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How long should I stay off my bike :-((33 posts)

How long should I stay off my bike :-(Kristin
Apr 24, 2001 10:10 AM
I'm sorry to have to ask this and plaster the board with questions. Its my own fault really--call it "new toy syndrome". Too hard, too fast, too soon and just plain stupid.

I pulled my left knee on Saturday a bit (top of knee towards the inside), then I went out again on Sunday and pushed it again. I was hoping it would fade along with my sore shoulders, but kind of knew it wouldn't. My best guess, based on some research, is I'm pushing for patellar tendonitis. How long should I stay away from the bike? I'm doing the ice/ibprfn thing already. Can I ride if I promise to go slow? :)
sweetie, maybe you and this bike thing wasn't really meant to bebill
Apr 24, 2001 10:34 AM
aw, jes joshing.
Stay off the damn bike until you feel a bit better, and then go really slow until you feel a whole lot better. As in basically all better. Don't f*ck with your knees. I'm not a doctor, but sometimes I play one, and the knee is notorious; the blood flow just doesn't allow easy healing. If your problem doesn't go away fast, it may never go away.
What do you mean by "pulled" your knee? Did the pain develop over time and use or was there a discrete injury? If there was a discrete injury (as in, you twisted it or wrenched it or something), you probably should just go to a real doctor. Even so, a real doctor can't hurt, however you did it. Maybe you just inflamed a cartilage; maybe you tore something. Either way, a little medication and maybe even a little therapy probably wouldn't be overkill.
Pop some Alleve, and go a doctor.
i was told by the doc that if it didnt hurt to bad dont worryjohn de
Apr 24, 2001 10:41 AM
and that i couldnt have done any real damage...a bike fitting guy told me the same thing and convinced me to keep ridding but with my new position and halleluhia, i now am a believer in our savior and one and only god
i did the same thingjohn de
Apr 24, 2001 10:38 AM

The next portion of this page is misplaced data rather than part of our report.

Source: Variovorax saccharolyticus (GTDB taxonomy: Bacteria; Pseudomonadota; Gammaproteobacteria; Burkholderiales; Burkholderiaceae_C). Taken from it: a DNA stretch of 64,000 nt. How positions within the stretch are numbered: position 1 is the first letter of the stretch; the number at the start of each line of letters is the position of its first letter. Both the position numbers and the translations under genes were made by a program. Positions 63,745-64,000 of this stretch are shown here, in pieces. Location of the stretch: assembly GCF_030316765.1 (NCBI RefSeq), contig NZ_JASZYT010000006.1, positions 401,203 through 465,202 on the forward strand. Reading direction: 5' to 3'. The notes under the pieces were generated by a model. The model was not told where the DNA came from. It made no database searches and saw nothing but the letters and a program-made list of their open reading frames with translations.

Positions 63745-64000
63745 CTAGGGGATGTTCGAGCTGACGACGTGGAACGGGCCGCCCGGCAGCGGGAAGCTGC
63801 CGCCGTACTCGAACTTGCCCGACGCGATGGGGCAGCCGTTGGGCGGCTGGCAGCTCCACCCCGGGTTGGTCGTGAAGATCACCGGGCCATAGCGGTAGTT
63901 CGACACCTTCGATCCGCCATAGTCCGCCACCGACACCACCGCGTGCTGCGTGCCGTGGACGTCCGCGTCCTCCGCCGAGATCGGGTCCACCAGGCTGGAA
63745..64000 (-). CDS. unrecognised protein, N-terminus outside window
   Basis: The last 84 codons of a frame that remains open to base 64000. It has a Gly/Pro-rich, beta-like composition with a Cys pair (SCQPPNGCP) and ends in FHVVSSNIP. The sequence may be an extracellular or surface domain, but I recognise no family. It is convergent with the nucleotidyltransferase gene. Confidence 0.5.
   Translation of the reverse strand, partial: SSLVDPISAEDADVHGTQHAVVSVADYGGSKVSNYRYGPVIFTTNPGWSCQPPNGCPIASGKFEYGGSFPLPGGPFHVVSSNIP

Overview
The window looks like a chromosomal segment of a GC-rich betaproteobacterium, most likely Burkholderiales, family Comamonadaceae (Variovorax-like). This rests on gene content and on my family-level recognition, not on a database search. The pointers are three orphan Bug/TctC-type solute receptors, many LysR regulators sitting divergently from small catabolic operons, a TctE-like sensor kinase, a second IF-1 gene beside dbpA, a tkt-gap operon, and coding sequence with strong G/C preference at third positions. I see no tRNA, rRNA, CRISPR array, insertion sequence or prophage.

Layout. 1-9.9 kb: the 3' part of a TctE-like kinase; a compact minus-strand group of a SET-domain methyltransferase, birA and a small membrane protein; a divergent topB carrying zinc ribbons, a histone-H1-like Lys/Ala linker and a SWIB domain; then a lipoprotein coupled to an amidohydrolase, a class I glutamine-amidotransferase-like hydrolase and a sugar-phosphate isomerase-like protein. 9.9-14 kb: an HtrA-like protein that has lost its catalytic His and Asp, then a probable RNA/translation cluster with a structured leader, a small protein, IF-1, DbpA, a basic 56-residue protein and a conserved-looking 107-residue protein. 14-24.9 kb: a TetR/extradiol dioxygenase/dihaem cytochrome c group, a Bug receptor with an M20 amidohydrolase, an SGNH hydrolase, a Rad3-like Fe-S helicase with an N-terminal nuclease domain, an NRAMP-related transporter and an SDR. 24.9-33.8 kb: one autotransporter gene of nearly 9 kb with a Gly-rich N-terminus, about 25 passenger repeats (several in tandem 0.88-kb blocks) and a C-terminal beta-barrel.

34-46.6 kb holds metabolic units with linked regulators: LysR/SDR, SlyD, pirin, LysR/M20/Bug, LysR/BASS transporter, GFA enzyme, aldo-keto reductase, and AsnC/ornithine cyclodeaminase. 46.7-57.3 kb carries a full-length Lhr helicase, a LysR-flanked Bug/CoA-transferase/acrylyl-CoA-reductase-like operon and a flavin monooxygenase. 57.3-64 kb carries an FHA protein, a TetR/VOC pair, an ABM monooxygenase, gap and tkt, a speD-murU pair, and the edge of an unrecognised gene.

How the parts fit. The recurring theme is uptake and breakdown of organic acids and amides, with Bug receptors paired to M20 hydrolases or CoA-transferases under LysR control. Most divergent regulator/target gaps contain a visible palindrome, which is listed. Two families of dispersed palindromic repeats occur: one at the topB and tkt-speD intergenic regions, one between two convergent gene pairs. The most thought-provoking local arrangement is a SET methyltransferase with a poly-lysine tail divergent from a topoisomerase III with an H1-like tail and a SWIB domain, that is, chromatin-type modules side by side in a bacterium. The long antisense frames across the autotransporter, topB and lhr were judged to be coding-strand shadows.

i dont know if i pulled the same things but i rushed out and rode huge amounts...what it ended up being was bad positioning..ive since gone with (knee over pedal spindle) and 83.3 of my had slightly ached for months while i stayed off my bike because i figured that the best thing to do to was rest... but it turned out that when i positioned correctly and rode alot it healed...i also added a small shim for my left cleat because my left leg is half a cm shorter....they say that if you are correctly positioned its theraputic to ride if you dont crank (do atleast 90rpms) and its deffinately worked for me...its also recommended to increase your milage in increments but you doing one ride and screwing yourself up id think was because of positioning,cleat position, or not spining enough...i was also told not to do the streach where you pull your foot to you ass and that may have been a healed, and it was from riding more but doing it right..i got a different easier spinning cassette for the back wheel which i recommend doing..what bike did you end up getting anyway..
Improve your flexibilityAlex R
Apr 24, 2001 11:02 AM
I don't know how long you've been biking, but I would suggest that part of training to become a fast, healthy biker is flexibility work. Do them all: quads, hammies, IT, back, neck shoulders. For info, is a very good resource.

I can't stress enough how effective this can be in keeping injuries at bay.

By the way, for tendinitis, the only remedy is rest. Most would say that you should rest longer than you think you need to. On the first day you feel strong enough to come back - come book 10 days later.

i doubt you have tendinitisjohn de
Apr 24, 2001 11:19 AM
tendinitis is typically an overuse injury...maybe if youd ridden hundreds of miles for years or something but i doubt it after one day...ive taken you on as my personal saving mission, im here for your own good weather you want me or not kristin
re: How long should I stay off my bike :-(LLSmith
Apr 24, 2001 11:38 AM